Patients struggle to access legal medical marijuana – study
Most patients were looking to treat pain, insomnia, anxiety, stress and arthritis
A recent survey commissioned by Canadians for Fair Access to Medical Marijuana (CFAMM), the Arthritis Society, and the Canadian Pharmacists Association (CPhA), has revealed that 1 in 4 (26%) consumers of medical marijuana say cannabis is harder to access in the legal market.
In fact reports continue to show that a substantial proportion of those buying cannabis in the non-medical market were doing so to alleviate medical conditions. A staggering 61% were found to be self-medicating without the supervision of a health care professional, which is partly why around 64% of consumers under dose. The survey suggests that most patients were looking to treat pain, insomnia, anxiety, stress and arthritis – 38% of respondents said they relied heavily on cannabis for relief from these conditions.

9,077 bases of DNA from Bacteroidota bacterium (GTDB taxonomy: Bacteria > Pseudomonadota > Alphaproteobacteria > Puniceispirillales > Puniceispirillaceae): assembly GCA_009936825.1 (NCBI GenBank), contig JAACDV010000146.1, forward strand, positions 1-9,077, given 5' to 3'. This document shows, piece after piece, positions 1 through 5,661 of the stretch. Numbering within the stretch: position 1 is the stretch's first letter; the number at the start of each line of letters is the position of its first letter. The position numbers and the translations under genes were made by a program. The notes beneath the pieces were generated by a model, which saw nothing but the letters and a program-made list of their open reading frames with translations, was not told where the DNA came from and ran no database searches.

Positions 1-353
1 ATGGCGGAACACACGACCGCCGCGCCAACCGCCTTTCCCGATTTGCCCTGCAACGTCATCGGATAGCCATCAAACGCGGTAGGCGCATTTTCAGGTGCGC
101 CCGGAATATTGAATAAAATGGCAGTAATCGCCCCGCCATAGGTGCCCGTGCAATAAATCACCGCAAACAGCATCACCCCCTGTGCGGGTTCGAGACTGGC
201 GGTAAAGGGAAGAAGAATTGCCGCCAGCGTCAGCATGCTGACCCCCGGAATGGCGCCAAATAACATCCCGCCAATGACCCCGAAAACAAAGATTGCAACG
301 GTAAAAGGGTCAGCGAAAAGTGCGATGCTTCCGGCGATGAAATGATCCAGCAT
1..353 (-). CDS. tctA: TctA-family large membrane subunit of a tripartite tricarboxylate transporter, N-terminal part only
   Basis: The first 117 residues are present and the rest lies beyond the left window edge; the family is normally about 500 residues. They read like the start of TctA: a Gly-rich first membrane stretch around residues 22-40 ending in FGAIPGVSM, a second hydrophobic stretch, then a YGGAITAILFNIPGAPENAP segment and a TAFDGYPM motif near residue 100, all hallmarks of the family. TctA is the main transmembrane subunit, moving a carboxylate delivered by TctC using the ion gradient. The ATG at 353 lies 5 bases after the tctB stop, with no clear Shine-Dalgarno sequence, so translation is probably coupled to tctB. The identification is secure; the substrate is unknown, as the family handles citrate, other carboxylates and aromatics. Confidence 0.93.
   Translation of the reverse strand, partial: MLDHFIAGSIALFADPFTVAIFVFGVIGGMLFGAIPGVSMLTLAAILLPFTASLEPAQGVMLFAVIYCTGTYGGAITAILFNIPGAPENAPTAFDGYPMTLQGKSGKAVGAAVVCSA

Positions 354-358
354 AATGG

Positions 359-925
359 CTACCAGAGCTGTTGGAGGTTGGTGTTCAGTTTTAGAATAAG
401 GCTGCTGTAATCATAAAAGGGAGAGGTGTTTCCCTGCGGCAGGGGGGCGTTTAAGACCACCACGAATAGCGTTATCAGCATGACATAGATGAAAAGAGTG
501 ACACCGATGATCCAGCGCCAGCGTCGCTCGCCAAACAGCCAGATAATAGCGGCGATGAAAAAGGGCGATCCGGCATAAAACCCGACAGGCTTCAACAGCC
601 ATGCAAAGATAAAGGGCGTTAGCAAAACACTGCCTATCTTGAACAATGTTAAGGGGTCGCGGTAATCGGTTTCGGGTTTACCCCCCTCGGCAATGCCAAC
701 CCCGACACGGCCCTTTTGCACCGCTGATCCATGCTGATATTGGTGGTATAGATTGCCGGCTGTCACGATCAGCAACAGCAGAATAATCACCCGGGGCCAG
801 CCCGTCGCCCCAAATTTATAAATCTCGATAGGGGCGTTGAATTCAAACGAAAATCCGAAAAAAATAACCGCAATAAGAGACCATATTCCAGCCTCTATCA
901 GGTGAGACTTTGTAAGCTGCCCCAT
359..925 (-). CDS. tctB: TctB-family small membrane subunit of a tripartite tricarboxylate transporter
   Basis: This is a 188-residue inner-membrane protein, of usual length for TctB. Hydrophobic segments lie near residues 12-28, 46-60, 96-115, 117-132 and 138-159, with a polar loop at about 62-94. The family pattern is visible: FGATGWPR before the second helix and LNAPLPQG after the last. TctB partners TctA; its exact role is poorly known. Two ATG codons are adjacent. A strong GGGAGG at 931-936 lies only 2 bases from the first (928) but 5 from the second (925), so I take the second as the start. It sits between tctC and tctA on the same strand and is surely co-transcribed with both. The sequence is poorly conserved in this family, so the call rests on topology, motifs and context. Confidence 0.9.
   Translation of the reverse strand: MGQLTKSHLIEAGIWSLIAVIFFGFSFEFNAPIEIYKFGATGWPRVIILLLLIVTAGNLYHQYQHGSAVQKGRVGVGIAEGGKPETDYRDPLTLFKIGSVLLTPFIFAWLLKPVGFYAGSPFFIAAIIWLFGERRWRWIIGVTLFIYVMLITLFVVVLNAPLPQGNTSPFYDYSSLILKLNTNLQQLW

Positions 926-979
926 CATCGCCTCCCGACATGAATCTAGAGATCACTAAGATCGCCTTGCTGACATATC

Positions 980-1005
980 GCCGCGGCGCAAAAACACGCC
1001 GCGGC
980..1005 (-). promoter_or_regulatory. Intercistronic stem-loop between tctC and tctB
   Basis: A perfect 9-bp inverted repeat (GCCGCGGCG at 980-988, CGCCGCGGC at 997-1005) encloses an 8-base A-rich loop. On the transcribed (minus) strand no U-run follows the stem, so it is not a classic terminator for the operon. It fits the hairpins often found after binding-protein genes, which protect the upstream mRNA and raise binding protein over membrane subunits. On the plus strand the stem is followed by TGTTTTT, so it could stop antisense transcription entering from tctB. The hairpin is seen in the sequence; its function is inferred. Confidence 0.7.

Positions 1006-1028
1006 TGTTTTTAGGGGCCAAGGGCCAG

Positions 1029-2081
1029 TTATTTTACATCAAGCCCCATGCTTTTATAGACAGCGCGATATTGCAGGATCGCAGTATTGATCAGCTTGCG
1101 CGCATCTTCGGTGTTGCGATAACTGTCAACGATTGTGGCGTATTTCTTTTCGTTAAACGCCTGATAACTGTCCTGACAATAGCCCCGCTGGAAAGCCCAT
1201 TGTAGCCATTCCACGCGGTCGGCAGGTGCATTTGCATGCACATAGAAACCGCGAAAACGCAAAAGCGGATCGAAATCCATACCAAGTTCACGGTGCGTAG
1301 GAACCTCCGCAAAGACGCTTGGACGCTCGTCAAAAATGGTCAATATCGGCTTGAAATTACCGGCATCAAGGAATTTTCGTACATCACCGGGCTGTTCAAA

The difficulty and cost of obtaining a legal product for medicinal use has seen consumers turn to black market sources, a figure as high as 37% claim they buy their cannabis from illicit sellers.
The CFAMM and the Arthritis Society have stressed the need for the medical establishment to normalise medical cannabis in order to improve patient access and physician oversight. They have also called for tax-cuts on medical cannabis, distribution through pharmacies and wider health-insurance coverage.